Performing regular waterside inspections of your critical system equipment is an important part of a successful preventative maintenance program. As we enter the holiday season, many systems may be temporarily shut down, providing a perfect opportunity for waterside inspections.
Visual inspections provide an indication of the overall health of your system and validate the results of your water treatment program. It is crucial to catalog inspection reports to allow you to determine if the current condition indicates equipment status is unchanged, improving or degrading.
Make sure to inform your water treatment representative in advance of the inspection date and time. This will allow your representative to view the results first hand and provide feedback based on current observations compared to previous inspection results. This will often help avoid costly remedial action as they can assure your insurance inspector that there is a program or plan in place to remedy any issues.
This guide will outline what tools are needed and what you should be looking for to get the most useful information out of your waterside inspections.
How to Perform a Complete Inspection
For a thorough inspection, it is recommended that the waterside be viewed and photographed from all available inspection points above and below the water line.
Steam Boiler: Deaerator or feedwater tank, pumps, piping, economizers, steam drum, mud drum, columns, and tubes or coils.
Chiller: End bells, condenser and chilled water tubes, pumps, and piping.
Recommended tools include:
- A boroscopic camera with recording capability
- Large and small flat head screwdrivers
- Sample bags
- Note book or tablet
- Tyvek suit and all suitable PPE
What to Look For
Scale and Deposits
Scale and deposits may appear on any waterside surface but will primarily be located at the heat exchange surfaces with the highest skin temperatures. The most common deposits you will find in a water system are calcium scale and iron scale.
- Calcium scales will generally appear as a rough coating with a white to grey color, small amounts of iron can tint this to a dark brown.
- Iron scale will typically appear as a rough coating on water surfaces with a brown or reddish brown color.
Water treatment products may soften such scales and even cause them to flake off of waterside surfaces. It is important to check for evidence of scale deposits being removed or flaking off where debris is likely to collect in the system. This might include within the mud drum or at the base of a boiler pressure vessel, or in the end bells or sump/basin in a cooling system. It is important to track the changes in deposit thickness and area covered across subsequent inspections, as this can help determine if the deposits are being removed, or if new deposits are forming.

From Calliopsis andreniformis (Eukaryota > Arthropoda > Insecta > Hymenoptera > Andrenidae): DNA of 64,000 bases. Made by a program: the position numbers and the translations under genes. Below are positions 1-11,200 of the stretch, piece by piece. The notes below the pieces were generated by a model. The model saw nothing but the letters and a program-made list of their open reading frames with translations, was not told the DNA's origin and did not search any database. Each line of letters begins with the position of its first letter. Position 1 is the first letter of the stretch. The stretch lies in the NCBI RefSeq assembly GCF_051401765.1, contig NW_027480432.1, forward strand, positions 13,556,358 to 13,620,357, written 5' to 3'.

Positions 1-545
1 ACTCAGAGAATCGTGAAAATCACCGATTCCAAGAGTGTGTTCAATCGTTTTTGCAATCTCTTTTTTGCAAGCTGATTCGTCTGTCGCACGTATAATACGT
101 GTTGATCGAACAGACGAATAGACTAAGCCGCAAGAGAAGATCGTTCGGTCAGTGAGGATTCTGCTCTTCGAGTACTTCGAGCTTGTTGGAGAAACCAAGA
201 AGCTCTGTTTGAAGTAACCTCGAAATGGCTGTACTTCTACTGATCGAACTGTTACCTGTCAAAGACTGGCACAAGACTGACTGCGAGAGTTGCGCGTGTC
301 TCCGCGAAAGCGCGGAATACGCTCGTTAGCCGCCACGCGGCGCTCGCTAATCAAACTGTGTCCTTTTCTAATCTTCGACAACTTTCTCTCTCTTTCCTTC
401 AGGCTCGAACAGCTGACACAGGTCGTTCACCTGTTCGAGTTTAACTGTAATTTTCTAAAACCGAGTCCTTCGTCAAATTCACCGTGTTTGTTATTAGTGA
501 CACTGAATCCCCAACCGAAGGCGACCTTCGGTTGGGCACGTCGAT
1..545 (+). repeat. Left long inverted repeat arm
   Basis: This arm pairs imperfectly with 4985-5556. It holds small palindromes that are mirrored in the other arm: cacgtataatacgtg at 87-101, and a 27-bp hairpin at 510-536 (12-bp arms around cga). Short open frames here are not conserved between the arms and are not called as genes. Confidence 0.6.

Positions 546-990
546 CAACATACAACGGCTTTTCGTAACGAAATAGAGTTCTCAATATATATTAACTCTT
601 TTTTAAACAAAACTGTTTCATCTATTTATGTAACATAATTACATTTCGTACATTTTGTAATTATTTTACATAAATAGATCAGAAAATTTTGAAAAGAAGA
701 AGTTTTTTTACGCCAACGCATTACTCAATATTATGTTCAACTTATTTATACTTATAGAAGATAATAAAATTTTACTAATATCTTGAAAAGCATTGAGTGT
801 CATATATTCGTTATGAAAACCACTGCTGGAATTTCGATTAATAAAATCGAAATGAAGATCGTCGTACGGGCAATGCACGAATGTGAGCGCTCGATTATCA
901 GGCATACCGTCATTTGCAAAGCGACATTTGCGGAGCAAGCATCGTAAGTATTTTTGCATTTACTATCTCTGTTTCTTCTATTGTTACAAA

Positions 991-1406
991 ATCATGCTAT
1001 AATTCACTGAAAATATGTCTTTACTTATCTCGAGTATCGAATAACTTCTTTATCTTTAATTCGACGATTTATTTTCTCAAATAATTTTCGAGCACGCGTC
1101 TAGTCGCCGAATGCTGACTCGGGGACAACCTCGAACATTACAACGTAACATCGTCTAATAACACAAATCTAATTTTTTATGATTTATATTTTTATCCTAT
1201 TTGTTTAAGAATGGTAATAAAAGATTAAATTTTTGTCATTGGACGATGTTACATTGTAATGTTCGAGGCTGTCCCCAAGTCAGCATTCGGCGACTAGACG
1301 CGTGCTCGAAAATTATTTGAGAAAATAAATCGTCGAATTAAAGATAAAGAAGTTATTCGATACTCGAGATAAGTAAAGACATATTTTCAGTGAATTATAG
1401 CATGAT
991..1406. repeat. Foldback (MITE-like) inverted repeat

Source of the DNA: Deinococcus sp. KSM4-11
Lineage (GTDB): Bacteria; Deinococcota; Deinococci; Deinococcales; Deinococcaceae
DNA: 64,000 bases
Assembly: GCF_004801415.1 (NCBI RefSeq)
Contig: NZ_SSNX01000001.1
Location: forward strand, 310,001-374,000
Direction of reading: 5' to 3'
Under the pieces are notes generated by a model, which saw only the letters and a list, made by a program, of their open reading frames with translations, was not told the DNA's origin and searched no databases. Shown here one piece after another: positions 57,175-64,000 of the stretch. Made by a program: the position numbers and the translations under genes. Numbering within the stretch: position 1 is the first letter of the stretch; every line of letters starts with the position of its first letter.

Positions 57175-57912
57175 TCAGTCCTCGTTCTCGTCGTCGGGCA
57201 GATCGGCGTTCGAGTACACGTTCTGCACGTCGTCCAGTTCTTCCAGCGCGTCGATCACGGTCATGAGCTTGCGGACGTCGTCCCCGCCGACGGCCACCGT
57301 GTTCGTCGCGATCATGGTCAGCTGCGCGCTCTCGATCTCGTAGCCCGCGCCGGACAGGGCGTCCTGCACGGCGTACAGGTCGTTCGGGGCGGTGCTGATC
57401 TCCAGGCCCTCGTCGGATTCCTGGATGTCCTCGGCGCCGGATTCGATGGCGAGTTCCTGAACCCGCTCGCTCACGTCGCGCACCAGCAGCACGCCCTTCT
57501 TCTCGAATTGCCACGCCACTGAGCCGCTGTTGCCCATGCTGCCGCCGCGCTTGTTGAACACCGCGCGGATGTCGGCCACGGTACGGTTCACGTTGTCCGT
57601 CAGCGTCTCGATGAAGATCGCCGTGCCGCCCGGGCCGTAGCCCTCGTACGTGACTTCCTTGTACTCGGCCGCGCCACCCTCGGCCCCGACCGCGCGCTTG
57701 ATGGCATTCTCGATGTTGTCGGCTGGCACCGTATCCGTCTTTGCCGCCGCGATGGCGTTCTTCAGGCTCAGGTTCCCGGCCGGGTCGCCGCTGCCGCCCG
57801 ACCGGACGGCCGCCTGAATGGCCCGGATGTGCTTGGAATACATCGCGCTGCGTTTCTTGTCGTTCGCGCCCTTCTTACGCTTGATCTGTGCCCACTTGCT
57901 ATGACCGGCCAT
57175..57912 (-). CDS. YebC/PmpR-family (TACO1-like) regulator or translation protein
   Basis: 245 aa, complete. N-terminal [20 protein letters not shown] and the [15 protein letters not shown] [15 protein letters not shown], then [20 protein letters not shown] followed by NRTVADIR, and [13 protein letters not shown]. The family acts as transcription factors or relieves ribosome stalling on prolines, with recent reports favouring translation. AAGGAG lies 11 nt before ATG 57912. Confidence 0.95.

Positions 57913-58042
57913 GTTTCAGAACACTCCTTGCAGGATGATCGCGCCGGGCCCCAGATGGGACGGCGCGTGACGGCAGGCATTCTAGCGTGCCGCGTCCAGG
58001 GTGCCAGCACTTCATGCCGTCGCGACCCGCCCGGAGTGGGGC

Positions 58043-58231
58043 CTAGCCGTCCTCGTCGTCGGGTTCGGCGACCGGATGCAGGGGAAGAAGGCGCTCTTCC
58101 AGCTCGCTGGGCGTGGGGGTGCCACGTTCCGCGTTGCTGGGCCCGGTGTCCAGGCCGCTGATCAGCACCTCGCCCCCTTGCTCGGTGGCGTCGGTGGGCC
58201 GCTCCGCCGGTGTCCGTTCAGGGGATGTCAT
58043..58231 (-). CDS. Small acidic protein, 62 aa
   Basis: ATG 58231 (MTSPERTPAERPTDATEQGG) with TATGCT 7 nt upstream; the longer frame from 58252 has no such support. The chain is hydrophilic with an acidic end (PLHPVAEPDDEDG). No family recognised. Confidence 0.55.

A good trick is to scrape a gouge mark into the scale at an easily accessible location, then check that mark at the next inspection to see if the gouge is still visible.
Pitting will appear as small, localized encrusted areas of corrosion, forming crevices and uneven metal surfaces. Oxygen pitting can appear on any boiler surfaces below the water line, but will likely be the most prevalent at or near the water line in watertube and firetube boilers, or inside coils on coiltube boilers. It is very important to properly document and track the amount of oxygen pitting on the boiler surfaces year over year, as damage caused by pitting is irreversible and can lead to equipment failure.
Sludge may appear on any waterside surface, but will typically be found in the mud drum or at the base of a boiler, or in the tube bundle and on the end bells of a chiller. Sludge will appear as a thick muddy substance, typically brown in color. Any sludge can be removed or rinsed off while the boiler or chiller are open for inspection.
General corrosion can appear on any of the waterside surfaces below the water line or above the water line where condensation occurs. It will appear as rust formation on metal surfaces, orange to brown in color where surfaces would otherwise be grey to black, as well as in chiller tube bundles. In contrast to sludge formation, general corrosion will appear relatively even across all water contact surfaces, and will not be able to be rinsed away.
Biofouling will appear as a slime or other growth, in a variety of colors and appearances, and can have a light to foul biological odor. Take note to remove some of the biofilm and inspect beneath the film, as this may show evidence of microbiologically induced corrosion, or MIC, that cannot be seen when the biofilm is still on the chiller surfaces. Any biofilm or fouling can be removed physically by brushing or pressure washing or chemically with dispersant and oxidants.
You will get the most out of the time and money invested in your inspections if you incorporate the following:
- Make sure your water treatment representative is present
- Be prepared with the correct tools and knowledge of where to inspect
- Understand what you are looking for
- Keep thorough and complete inspection reports from each inspection performed to track changes in results
Waterside inspections are an important part of any successful preventative maintenance program because they provide the best opportunity to determine the overall health of your system, and to validate the results of your water treatment program.